Although some may look at my husband’s and my current financial situation and assume it would be crazy to give away 10% of our small weekly checks without even so much as a tax deduction in return (We don’t make enough for it to make financial sense to take the deduction), but it was something we were each committed to before we met and knew it would remain a priority after we were married.

Why do we tithe? To put it simply: because the Bible is clear that we ought to, and that it is Good to do it. Although we can debate all day long about gross income vs. net income, passive vs. active income, and whether we should tithe from our tax refund checks, there are a myriad of examples (in both the Old and New Testaments) that all clearly say that we should give some of what God has given us back to him, to be multiplied by Him for His glory, of which I am a fan.

And this command my husband and I have been following as faithfully as we could. Until July.


This summer we had a clear financial goal: to re-fill our savings account to where it should be. Ever since our season of unemployment this winter, we haven’t been able to quite refill the tank. We had a number, we did the math: we could do it.

But about 6 weeks into the summer, things weren’t going as planned. I wasn’t making as much as I had planned, and we were spending a more than we should have. Blame it on increasing gas and food prices, summer dates, or vacations and staycations, but we (well, more I) panicked.

I wanted to save like mad. I wanted to eat like we were on food stamps, and I wanted to hoard as much much as we could until we hit that number. Like a teething toddler puts everything she can find into her mouth, I put all the money I could find into our savings, whether it was good for me or not.

And in addition to my temporary fear of spending money unnecessarily, I stopped writing tithe checks to our church.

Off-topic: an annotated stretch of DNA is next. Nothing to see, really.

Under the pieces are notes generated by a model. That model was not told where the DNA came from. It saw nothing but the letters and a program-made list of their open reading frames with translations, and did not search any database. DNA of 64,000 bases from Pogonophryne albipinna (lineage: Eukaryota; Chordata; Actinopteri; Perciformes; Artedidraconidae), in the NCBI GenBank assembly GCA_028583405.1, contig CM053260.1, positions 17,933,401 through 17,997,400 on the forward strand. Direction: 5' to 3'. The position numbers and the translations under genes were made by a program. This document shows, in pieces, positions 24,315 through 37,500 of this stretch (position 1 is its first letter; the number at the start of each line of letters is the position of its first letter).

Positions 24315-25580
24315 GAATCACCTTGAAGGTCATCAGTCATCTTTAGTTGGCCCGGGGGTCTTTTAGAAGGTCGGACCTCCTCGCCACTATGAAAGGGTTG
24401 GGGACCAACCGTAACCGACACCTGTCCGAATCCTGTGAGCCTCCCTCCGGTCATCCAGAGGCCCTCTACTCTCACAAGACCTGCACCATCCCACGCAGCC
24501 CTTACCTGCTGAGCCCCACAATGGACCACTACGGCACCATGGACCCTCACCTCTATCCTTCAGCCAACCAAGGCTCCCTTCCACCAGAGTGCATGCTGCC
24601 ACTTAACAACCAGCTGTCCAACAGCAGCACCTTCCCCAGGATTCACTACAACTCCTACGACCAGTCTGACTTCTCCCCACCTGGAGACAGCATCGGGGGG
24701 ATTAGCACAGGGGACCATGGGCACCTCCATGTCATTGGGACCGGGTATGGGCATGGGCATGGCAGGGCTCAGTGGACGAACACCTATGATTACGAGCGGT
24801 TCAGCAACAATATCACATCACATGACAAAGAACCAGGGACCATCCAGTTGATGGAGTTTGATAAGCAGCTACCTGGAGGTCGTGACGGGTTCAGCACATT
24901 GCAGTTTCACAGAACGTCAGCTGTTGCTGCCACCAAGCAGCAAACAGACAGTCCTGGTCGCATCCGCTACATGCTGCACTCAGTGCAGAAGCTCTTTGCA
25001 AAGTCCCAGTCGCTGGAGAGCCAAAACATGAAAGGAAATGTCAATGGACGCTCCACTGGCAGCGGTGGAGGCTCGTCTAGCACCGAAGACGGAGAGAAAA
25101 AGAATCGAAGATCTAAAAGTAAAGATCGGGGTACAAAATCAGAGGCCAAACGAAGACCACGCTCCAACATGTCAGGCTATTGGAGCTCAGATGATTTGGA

The guilt over not tithing, though almost constant, like a thorn in my flesh, was not as bad as our financial state. Although I stopped writing those checks and did everything I could, we still didn’t reach our goal. If anything, we had less money than at the beginning of the summer. Something had to change.

I am a planner, and as all my family knows, a control freak. But no matter how much planning and stress I put into this savings project, I yielded no results

Finally, I confessed to my husband that the stress we’d both been feeling over this savings goal had also lead me to stop tithing. I said that I just wanted to store everything up that I could find until we hit our mark, and then we could start tithing again.

But this was totally the wrong attitude. God doesn’t want a piece of our extras, he wants our first fruits. God doesn’t just want us to be faithful when we have much, but also when we have little. I felt like an Israelite, when they were wandering in the desert after they left Egypt. God provided manna and quail for them, and told them to take exactly what they needed only. He said if they took too much, out of fear, there would be none the next day; it would be full of maggots by morning. I was storing up too much manna in my tent, out of fear I would be soon cut off, left out in the desert alone by my Father. I was wrong.

Massimo didn’t know we weren’t tithing for a month, and said that of course we needed to give what we’ve been holding back. “I like tithing because it’s like the blind bet in Texas hold ‘em: you don’t have to think about it, you just put it in,” he said. “It doesn’t matter what your cards are, you just do it.”

I didn’t think that a poker analogy would work, but he was absolutely right: it doesn’t matter about the math. When we’ve been given something from God, our automatic response should be to return a portion to him.

And of course, the next day God reassured me that everything would be fine when I went to the mailbox and got a significant refund check from the electric company and our rebate card from my contacts purchase months earlier. I also got to work an extra few days this month, out of the blue, and after I wrote our over-due tithe checks, we had hit our savings goal!

I can’t control everything, and everything we have is a gift to be given again. It seems counter-intuitive, but by giving more you actually find you have more. Investing in the Kingdom of God is always a sound idea. Keeping it for myself will give me nothing but maggots in my cupboard and a stressful summer. So even though it’s difficult, we have to try.

“Honor the Lord with your wealth and with the firstfruits of all your produce…” Proverbs 3:9


Rhythms of Grace: 3 Songs I Wish We Could Do On Sunday Morning

I finally finished the book I started reading for fun back in January. It’s only 212 pages, but took me 6 months. Don’t judge.